Fund Performance: 2001 Vintage Funds Show A Dot-Com Rebound

The Nasdaq market didn’t fully bottom until a year later, but 2001 was the first true year of dot-com recovery for venture capital.

Funds from the year finally began to turn a corner from the dark vintages of 1999 and 2000. This noticeable rebound is reflected in a VCJ study of performance data from the three-year bubble-era period.

For the first time, more funds show positive IRRs than negative ones. And for the first time, the median IRR climbed into positive territory.

VCJassembled a list of 163 bubble era funds from the current portfolios of 11 public pension funds and endowments. What the analysis found is that 61% of 2001 funds have positive IRRs while only 45% of 2000 funds do and 35% of 1999 funds.

The median IRR is 2.4% from the vintage year. This compares to -1.7% for 2000 and -4.67% for 1999 funds. Worth noting is that many more of the funds have positive double digit IRRs than negative ones, a reversal from 2000 and 1999.

The top 2001 fund on VCJ’s belongs to GGV Capital (f.k.a. Granite Global Ventures), whose 2001 fund has a 30% IRR, followed by Index Ventures II, with a 26.1% rate of return.

The worst two funds from VCJ’s vintage year study are Healthcare Focus Fund, with a -22.8% IRR, and OVP Venture Partners VI, with a -19.1% internal return.

It should be noted that the year’s top 15 performers vary widely in size, but favor mid-sized funds. Eight are mid-sized with $293 million to $830 million in capital. Four are smaller funds with $225 million or less, and two are large funds of $1.1 billion or more.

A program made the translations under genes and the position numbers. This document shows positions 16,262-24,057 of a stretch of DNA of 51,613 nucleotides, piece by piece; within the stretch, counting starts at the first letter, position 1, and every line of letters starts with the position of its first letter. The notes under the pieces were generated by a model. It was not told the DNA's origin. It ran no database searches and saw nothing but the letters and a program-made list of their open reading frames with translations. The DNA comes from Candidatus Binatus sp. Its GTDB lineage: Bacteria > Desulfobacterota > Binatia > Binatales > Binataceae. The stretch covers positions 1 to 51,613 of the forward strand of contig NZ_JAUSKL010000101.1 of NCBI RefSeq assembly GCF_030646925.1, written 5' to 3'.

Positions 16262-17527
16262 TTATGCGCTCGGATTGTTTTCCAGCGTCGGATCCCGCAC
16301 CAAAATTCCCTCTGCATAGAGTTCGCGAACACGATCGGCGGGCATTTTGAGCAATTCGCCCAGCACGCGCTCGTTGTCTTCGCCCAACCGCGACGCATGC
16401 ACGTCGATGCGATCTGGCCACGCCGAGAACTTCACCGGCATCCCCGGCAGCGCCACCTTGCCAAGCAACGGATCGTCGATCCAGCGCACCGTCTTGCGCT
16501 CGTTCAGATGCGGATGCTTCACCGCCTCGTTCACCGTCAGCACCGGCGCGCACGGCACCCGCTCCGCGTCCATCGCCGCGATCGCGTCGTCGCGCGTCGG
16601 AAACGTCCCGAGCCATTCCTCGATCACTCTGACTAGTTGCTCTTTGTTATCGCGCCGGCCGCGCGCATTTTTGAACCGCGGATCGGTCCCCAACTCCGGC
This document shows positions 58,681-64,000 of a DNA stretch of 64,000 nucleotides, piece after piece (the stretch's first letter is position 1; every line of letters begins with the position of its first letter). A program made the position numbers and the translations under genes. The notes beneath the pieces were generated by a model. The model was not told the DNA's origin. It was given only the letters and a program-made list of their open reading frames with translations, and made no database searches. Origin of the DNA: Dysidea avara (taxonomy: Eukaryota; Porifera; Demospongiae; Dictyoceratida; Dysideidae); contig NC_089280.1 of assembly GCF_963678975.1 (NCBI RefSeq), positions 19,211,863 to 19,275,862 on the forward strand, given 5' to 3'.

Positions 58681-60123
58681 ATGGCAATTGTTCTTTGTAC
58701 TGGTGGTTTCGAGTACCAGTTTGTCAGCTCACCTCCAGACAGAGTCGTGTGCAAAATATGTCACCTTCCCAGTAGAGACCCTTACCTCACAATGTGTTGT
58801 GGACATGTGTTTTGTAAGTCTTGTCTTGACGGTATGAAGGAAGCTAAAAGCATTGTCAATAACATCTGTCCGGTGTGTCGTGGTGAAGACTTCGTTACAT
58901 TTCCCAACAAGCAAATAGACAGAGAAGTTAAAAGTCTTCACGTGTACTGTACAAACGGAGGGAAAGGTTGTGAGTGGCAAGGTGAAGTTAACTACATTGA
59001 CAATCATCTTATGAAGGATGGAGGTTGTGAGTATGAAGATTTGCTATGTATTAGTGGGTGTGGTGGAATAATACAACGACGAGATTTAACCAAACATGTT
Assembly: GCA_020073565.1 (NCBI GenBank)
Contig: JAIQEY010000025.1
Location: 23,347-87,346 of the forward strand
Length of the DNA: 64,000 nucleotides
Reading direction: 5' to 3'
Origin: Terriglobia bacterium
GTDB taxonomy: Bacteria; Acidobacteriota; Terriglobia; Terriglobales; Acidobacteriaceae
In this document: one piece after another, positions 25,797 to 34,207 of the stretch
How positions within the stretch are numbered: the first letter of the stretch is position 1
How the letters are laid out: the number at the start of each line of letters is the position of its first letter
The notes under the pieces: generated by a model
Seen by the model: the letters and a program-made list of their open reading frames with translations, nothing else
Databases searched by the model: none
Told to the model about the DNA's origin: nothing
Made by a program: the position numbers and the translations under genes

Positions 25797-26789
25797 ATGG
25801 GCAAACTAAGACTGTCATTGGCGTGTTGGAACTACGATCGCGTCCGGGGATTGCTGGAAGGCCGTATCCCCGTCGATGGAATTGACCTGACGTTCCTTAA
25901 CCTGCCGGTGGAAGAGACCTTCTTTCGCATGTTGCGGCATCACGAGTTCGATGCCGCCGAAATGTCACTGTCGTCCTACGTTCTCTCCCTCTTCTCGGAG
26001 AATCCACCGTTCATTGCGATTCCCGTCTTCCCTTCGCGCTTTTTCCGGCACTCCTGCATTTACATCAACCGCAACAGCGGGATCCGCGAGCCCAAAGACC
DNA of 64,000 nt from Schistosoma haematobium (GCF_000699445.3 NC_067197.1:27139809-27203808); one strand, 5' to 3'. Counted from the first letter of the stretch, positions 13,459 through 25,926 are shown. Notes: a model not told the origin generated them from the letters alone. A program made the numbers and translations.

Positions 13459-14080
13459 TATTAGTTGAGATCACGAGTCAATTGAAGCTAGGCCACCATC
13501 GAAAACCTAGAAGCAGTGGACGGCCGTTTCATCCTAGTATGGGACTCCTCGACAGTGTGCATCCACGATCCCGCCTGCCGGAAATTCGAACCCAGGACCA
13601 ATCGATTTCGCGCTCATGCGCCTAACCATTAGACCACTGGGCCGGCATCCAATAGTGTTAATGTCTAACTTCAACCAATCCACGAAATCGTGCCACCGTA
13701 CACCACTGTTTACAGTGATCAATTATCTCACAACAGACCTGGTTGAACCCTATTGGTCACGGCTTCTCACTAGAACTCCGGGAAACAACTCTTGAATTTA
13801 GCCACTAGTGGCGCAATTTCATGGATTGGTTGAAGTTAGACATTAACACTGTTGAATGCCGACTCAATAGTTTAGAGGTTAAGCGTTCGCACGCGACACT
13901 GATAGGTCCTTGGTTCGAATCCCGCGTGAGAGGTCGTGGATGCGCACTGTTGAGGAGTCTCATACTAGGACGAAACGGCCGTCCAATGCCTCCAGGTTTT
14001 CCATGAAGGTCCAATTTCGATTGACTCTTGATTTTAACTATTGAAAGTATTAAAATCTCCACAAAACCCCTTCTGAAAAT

Yet, they all have a bias toward early-stage deals. Nine of the top 15 funds have an early-stage focus while four target later-stage investments. This is no surprise given that exit markets were slow for much of the past decade.

The 2001 funds also have a brighter path ahead than those of 2000 and 1999. Funds from the vintage year have returned 62 cents for every dollar of original commitment and have a remaining 50 cents of value still in portfolio companies, according to Cambridge Associates.

Funds from 2000 and 1999 have returned more in distributions, but portfolio values are substantially lower. They have less opportunity to return capital as investments find exits.

In the accompanying chart, please find VCJ’s list of 2001 funds with IRRs and LP ownership.

Photo: Traders on the floor of the New York Stock Exchange. Reuters/Brendan McDermid.